The Role of Ocean Biology in Cloud Formation

This is Jim Fiorendino, your host for On the Ocean.

Clouds are composed of water and ice that has adhered to suspended particles in the atmosphere. These particles, and the clouds they help form, are capable of scattering or blocking incoming radiation from the sun and absorbing and emitting heat energy. Studying the processes that control the formation of clouds is therefore essential to our understanding of Earth’s heat budget, weather, and climate.

Cloud formation is a complex process that requires the presence of fine particles suspended in the atmosphere, known as aerosols, which serve as a surface to which water can adhere or freeze. Ice clouds appear wispy, and form high in the atmosphere, while clouds composed of water particles are fluffier and form lower in the atmosphere. Particles conducive to cloud formation are known as either cloud condensation nuclei or ice nucleation particles; the ability of these particles to promote cloud formation depends upon particle size and chemical composition. Pure water in the atmosphere will not form clouds.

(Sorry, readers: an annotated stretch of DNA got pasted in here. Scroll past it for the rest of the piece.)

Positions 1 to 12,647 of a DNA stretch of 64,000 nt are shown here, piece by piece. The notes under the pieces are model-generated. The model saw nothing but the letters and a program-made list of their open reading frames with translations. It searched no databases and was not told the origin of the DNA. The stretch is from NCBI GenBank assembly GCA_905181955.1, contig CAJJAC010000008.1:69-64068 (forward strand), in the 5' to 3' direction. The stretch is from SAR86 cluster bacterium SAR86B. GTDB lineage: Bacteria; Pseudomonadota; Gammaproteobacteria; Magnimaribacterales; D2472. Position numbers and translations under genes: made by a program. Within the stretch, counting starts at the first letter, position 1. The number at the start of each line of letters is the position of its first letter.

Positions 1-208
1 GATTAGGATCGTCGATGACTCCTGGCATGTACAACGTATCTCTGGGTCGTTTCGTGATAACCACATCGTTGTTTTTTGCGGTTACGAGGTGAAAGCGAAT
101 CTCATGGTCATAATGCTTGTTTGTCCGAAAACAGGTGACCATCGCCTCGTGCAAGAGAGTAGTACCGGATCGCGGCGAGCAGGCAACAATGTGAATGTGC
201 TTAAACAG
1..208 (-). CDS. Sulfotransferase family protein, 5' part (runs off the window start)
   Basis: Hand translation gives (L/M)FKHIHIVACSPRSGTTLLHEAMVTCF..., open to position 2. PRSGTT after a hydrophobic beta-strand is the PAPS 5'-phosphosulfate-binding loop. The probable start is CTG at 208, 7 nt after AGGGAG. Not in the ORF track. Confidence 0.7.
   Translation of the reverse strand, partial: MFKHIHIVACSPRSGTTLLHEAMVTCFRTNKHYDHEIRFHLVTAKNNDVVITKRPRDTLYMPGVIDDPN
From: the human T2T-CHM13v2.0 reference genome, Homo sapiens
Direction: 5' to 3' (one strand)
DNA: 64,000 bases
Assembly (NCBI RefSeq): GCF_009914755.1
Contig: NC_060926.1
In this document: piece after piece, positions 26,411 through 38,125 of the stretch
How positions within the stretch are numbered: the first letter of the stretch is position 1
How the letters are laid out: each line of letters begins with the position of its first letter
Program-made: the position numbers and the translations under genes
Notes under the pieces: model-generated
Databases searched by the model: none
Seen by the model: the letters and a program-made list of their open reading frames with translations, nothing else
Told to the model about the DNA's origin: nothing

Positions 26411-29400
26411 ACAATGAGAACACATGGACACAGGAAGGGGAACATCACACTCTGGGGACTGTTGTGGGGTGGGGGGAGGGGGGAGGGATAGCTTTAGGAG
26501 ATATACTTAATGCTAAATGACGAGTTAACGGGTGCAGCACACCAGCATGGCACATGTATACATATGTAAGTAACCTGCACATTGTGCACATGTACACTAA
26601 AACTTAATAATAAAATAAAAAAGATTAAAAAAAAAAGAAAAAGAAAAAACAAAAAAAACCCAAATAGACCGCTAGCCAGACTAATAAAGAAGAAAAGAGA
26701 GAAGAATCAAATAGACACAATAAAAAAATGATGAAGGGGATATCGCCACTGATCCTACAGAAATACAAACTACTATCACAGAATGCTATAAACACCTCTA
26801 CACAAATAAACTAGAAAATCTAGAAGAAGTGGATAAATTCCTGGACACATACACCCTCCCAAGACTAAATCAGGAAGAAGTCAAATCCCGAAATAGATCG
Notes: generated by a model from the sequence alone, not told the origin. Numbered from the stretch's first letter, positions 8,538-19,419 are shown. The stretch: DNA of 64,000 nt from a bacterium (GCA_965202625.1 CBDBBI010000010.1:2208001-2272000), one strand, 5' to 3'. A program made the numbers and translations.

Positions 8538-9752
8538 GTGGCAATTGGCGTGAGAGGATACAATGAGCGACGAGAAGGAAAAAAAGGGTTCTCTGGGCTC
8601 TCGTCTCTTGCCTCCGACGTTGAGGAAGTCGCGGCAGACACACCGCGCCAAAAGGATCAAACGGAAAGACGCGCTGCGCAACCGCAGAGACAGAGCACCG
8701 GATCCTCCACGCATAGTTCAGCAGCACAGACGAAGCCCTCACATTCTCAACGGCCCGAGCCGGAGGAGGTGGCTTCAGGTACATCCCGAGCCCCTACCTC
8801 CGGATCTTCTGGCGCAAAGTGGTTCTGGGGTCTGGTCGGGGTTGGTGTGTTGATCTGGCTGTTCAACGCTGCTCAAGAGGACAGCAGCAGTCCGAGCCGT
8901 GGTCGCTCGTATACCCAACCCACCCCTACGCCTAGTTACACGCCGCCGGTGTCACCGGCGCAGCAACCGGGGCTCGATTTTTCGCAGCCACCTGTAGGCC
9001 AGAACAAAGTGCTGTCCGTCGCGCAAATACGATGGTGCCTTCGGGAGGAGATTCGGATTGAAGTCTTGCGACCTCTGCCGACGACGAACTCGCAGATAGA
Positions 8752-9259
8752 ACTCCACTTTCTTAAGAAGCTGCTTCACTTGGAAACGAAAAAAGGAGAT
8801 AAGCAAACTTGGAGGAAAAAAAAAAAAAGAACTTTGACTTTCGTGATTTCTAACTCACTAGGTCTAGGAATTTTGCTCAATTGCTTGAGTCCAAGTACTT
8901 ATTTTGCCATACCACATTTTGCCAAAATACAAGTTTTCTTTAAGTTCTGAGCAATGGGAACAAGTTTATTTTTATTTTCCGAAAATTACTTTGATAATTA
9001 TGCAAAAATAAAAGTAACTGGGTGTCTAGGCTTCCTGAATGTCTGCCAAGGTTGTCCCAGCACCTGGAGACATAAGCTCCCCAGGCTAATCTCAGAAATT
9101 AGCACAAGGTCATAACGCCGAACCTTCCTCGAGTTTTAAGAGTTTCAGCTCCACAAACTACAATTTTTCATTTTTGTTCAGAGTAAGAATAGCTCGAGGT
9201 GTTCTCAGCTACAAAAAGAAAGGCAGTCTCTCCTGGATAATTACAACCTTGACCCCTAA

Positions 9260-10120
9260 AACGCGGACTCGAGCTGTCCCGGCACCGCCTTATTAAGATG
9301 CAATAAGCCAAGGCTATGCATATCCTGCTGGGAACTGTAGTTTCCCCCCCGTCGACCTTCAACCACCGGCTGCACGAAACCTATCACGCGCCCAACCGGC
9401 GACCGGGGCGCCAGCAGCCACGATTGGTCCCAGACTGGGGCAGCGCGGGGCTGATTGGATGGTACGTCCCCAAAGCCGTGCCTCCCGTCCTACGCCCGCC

The ocean and atmosphere are closely linked; understanding atmospheric processes such as cloud formation requires studying related processes occurring in the ocean. Roughly 71% of Earth’s surface is covered by water, providing a large area over which the ocean and atmosphere interact. At the interface of the atmosphere and ocean, heat, gasses, and other material are exchanged.

Waves break across the entire surface of the ocean; when waves break, droplets of water are thrown into the air. In addition to salt water, these droplets may contain microorganisms, as well as solid and dissolved organic matter. If the particles are small and light enough, they may be carried high into the atmosphere where they become cloud condensation nuclei or ice nucleating particles. Scientists in Texas A&M University’s Department of Oceanography and Department of Atmospheric Sciences are currently working to understand what role oceanic processes, particularly ocean microbiology, play in cloud formation.

This has been On the Ocean, a program made possible by the Department of Oceanography and a production of KAMU-FM on the campus of Texas A&M University in College Station. For more information and links, please go to ocean.tamu.edu and click On the Ocean.

 

Contributing Professor – Dr. Daniel Thornton